UNITED STATES OF AMERICA
Figure 3: Scott's Quay, Queenstown, Cork.
The main destination for emigrants was the United States. The probable reason for this was the historical precedence set during the Famine. Many ancestors who not only survived the Famine but prospered in their new home, provided tangible evidence of the gold on the sidewalks by sending generous remittances home both sustaining their relatives and eventually bringing to America those still at home. Additionally, the other significant trend was the direction of the emigrant, coming from rural Ireland and settling in urban America. This is borne out by the population abstract for the United States census of 1910, whereby 85% of Irish born dwellers settled in cities. In fact, the abstract shows that in five large urban cities, Ireland has a large representation of the foreign born residents.
Figure 4: Foreign born population, United States census 1910.
EARLY TWENTIETH CENTURY EMIGRATION
The typical Irish person leaving the country at the start of the twentieth century was young, unmarried and poor. This fact is borne out by the analysis of emigrants in 1910. Of the 32,457 natives who left Ireland to seek their fortune and change their destinies, 41% were aged between twenty and twenty-five, 91% were single and 67% had occupations in the‘General Service Class’ which was comprised of 11,150 labourers and 10,485 servants and others.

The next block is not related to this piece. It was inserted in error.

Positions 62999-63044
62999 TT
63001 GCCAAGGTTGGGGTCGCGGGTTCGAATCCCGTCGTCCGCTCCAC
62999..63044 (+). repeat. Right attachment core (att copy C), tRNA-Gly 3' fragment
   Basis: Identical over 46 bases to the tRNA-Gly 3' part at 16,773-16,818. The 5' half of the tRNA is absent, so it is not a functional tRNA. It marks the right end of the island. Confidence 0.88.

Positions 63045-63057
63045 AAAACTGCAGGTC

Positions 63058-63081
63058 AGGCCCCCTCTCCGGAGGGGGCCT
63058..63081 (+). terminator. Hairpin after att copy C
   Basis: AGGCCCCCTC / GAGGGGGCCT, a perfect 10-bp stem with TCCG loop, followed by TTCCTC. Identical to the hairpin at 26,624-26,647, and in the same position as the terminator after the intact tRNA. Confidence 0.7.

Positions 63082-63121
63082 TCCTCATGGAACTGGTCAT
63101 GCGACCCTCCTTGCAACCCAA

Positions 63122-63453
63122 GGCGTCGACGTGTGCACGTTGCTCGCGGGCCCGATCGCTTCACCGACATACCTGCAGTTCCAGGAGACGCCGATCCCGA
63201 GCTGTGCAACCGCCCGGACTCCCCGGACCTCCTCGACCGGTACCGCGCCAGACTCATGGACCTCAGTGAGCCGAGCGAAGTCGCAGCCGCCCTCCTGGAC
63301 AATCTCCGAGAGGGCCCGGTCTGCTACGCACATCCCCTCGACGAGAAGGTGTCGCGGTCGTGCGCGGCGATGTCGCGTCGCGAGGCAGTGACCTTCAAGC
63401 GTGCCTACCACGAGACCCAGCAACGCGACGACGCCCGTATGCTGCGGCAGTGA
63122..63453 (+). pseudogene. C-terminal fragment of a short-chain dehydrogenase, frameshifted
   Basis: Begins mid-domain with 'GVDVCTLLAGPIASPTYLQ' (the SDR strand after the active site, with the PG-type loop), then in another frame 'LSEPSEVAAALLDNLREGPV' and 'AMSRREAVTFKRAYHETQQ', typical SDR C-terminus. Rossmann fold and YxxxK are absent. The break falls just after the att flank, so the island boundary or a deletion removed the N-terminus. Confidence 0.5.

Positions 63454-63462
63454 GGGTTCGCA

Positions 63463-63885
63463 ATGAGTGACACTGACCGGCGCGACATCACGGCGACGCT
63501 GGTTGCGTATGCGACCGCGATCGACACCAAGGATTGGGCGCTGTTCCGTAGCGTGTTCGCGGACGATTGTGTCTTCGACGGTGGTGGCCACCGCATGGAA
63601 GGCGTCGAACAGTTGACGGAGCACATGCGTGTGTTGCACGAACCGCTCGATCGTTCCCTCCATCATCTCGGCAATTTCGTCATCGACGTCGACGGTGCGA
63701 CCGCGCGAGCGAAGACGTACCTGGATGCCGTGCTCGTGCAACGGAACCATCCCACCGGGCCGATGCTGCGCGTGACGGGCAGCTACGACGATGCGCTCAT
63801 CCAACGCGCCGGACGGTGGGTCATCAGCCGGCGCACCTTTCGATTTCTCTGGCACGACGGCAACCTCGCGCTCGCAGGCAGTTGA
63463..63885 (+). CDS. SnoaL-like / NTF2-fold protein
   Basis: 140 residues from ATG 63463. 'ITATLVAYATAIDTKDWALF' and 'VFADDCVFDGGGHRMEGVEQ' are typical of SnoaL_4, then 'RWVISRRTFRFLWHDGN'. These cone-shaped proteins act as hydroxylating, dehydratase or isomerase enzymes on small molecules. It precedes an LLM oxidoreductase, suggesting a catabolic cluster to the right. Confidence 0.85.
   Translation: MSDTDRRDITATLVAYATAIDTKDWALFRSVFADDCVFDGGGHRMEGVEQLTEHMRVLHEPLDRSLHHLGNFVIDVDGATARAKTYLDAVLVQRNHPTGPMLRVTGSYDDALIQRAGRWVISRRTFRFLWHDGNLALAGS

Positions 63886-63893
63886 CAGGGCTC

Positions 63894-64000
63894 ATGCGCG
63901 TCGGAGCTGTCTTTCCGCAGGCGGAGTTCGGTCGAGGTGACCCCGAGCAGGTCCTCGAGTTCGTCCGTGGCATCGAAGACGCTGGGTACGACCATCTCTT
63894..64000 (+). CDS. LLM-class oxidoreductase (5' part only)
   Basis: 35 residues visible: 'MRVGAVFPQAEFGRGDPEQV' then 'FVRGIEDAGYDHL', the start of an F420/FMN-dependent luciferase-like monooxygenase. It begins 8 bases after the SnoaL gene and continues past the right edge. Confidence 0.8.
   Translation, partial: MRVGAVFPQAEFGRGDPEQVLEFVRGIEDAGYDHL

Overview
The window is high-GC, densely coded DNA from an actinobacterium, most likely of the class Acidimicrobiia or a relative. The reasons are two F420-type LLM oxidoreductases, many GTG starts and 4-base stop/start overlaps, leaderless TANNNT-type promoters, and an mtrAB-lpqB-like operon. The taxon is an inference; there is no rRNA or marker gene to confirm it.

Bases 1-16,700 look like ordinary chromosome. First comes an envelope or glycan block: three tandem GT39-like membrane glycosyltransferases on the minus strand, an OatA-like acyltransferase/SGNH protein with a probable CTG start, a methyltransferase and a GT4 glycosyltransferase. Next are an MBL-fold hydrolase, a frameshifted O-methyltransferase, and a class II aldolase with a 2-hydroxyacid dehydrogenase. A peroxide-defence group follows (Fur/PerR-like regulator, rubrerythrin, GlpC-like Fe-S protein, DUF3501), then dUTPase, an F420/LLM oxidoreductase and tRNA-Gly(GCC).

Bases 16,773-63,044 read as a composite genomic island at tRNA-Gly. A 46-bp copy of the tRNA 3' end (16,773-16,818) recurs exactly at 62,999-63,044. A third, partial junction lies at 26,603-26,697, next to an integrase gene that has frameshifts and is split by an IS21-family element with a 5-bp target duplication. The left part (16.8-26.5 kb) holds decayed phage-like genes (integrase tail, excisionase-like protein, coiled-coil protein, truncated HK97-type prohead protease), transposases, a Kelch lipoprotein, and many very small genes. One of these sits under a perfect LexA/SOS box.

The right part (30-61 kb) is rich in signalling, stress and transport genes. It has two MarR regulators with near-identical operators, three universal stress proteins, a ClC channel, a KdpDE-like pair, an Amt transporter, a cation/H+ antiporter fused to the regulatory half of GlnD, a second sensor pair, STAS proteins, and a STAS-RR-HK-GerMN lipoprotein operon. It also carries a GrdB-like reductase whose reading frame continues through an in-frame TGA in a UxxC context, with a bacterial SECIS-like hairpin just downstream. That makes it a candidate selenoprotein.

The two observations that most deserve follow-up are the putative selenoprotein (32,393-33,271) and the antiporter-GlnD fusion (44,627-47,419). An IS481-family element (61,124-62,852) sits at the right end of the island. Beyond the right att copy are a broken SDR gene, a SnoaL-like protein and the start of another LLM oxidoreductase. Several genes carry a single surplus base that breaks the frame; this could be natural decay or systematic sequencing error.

Figure 5: 32,457 Emigrants from Ireland by Class, 1910.
Figure 6: 32,457 Emigrants from Ireland by Age, 1910.
EARLY TWENTIETH CENTURY EMIGRATION
Before the outbreak of the First World War, emigration from Ireland was approximately 7% per 1,000 population. However, when warfare began in July 1914, the Irish emigrant’s favoured destination changed. The precarious nature of traversing the Atlantic Ocean had a dramatic effect on the numbers of people immigrating to America. The sinking of the Lusitania would certainly have been a sobering reminder of the inherent dangers. Emigrants to the United States fell to a low of only twelve souls in 1918 but in 1920 emigration was back to pre-World War I statistics, with 12,288 leaving Ireland.
However, the war had a material effect on immigration to the United Kingdom, with numbers peaking in 1915. The decline in permanent emigration was offset, however, by the migration of Irish servicemen towards the front and of Irish labourers to work in Britain’s armaments industry.